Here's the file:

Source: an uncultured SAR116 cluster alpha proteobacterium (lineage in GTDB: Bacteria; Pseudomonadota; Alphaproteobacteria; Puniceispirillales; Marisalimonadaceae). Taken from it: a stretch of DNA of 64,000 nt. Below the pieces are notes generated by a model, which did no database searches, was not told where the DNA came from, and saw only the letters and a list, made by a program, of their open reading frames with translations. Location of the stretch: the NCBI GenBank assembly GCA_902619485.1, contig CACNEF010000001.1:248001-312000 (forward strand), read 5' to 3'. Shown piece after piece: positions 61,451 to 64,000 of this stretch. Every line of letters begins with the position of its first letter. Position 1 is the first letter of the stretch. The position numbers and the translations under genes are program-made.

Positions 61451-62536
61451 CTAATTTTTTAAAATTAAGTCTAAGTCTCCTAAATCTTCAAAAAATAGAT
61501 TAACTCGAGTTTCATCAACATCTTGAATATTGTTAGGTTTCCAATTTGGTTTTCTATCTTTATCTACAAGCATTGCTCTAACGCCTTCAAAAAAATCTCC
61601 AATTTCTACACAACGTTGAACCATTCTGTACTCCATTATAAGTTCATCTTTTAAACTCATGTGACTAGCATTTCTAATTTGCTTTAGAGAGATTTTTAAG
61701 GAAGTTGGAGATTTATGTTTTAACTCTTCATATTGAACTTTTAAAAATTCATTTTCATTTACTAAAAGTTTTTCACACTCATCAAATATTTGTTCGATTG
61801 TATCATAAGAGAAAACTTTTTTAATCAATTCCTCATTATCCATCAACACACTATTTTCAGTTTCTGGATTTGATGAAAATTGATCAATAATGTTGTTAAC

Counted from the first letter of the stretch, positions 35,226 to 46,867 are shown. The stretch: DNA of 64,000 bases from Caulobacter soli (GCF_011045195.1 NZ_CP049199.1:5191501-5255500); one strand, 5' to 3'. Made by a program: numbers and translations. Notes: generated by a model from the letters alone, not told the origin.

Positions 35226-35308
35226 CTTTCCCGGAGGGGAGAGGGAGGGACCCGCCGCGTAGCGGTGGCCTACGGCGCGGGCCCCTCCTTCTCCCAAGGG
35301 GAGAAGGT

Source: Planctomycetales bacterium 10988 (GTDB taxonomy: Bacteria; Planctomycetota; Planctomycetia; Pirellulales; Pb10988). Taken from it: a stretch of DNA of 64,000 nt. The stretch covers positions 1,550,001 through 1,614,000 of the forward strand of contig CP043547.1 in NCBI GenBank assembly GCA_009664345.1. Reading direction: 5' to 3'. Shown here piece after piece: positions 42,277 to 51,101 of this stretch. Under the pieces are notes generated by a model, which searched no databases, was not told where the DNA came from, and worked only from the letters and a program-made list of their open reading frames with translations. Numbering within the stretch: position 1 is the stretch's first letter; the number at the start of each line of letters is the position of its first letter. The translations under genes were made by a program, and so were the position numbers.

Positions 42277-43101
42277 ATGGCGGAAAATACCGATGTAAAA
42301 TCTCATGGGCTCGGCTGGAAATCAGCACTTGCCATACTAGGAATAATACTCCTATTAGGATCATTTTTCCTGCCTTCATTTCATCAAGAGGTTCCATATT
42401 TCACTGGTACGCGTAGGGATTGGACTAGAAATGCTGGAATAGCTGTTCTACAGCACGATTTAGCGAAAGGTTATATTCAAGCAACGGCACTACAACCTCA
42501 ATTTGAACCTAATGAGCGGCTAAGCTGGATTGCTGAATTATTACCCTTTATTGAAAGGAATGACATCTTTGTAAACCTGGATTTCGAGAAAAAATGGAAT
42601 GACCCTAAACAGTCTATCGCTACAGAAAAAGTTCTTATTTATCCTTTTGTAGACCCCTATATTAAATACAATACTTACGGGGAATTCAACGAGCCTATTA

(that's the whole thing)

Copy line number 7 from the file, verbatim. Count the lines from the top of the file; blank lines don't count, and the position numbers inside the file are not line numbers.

61801 TATCATAAGAGAAAACTTTTTTAATCAATTCCTCATTATCCATCAACACACTATTTTCAGTTTCTGGATTTGATGAAAATTGATCAATAATGTTGTTAAC